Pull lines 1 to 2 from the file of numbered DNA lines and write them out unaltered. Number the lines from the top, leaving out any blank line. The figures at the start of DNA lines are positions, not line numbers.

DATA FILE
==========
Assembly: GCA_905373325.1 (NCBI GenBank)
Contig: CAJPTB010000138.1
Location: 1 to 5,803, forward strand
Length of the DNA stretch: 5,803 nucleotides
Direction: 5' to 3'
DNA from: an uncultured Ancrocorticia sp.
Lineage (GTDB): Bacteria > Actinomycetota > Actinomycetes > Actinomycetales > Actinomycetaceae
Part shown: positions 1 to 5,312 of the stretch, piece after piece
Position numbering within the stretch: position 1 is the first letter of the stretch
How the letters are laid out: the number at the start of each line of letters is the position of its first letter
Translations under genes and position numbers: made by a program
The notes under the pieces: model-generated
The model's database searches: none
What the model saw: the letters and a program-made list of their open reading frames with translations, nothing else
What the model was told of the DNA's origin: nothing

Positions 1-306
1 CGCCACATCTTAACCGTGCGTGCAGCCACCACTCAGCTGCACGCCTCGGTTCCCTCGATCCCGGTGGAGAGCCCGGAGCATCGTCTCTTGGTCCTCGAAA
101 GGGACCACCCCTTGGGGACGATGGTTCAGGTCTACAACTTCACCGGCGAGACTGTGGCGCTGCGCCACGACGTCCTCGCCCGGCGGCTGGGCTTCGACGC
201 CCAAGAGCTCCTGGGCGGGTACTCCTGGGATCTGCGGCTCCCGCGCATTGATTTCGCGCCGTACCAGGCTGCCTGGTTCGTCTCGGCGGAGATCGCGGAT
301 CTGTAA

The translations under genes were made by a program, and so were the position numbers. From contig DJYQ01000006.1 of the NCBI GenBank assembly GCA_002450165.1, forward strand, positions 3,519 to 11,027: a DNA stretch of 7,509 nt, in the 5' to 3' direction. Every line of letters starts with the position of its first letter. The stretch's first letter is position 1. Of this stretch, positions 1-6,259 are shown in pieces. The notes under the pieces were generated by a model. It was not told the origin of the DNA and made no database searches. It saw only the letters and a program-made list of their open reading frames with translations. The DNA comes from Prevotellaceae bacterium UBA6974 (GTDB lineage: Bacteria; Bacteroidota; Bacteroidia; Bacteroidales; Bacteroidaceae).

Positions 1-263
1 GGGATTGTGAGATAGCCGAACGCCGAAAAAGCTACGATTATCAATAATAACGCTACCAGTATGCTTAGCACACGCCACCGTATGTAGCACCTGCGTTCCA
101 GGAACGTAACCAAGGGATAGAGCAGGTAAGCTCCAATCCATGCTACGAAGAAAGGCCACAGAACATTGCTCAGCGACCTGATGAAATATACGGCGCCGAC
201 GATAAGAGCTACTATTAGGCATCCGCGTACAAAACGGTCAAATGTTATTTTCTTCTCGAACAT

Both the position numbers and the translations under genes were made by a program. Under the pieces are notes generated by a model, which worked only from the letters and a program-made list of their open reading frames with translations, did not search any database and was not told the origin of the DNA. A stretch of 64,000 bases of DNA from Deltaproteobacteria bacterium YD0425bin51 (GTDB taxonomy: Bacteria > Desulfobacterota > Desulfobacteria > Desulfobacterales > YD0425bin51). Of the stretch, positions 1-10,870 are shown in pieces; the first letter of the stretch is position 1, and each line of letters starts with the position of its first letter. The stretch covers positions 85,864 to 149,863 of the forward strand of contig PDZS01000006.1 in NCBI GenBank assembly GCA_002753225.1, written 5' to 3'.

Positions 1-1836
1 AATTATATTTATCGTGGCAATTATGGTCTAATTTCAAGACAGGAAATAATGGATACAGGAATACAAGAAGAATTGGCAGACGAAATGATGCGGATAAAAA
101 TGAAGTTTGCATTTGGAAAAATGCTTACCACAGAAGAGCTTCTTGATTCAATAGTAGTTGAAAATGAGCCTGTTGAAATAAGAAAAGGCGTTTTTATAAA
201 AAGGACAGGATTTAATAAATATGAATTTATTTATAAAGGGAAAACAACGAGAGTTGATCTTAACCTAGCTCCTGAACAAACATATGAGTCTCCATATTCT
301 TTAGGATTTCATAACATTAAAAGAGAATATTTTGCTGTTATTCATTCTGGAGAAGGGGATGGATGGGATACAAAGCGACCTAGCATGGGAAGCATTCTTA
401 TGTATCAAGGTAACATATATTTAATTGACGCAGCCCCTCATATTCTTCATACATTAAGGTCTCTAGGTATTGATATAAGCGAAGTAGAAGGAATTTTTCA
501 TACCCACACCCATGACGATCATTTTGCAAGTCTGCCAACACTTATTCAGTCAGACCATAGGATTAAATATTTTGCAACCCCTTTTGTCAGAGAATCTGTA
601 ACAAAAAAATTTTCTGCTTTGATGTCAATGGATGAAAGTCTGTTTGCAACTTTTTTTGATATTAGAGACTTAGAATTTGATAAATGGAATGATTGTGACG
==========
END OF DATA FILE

Assembly: GCA_905373325.1 (NCBI GenBank)
Contig: CAJPTB010000138.1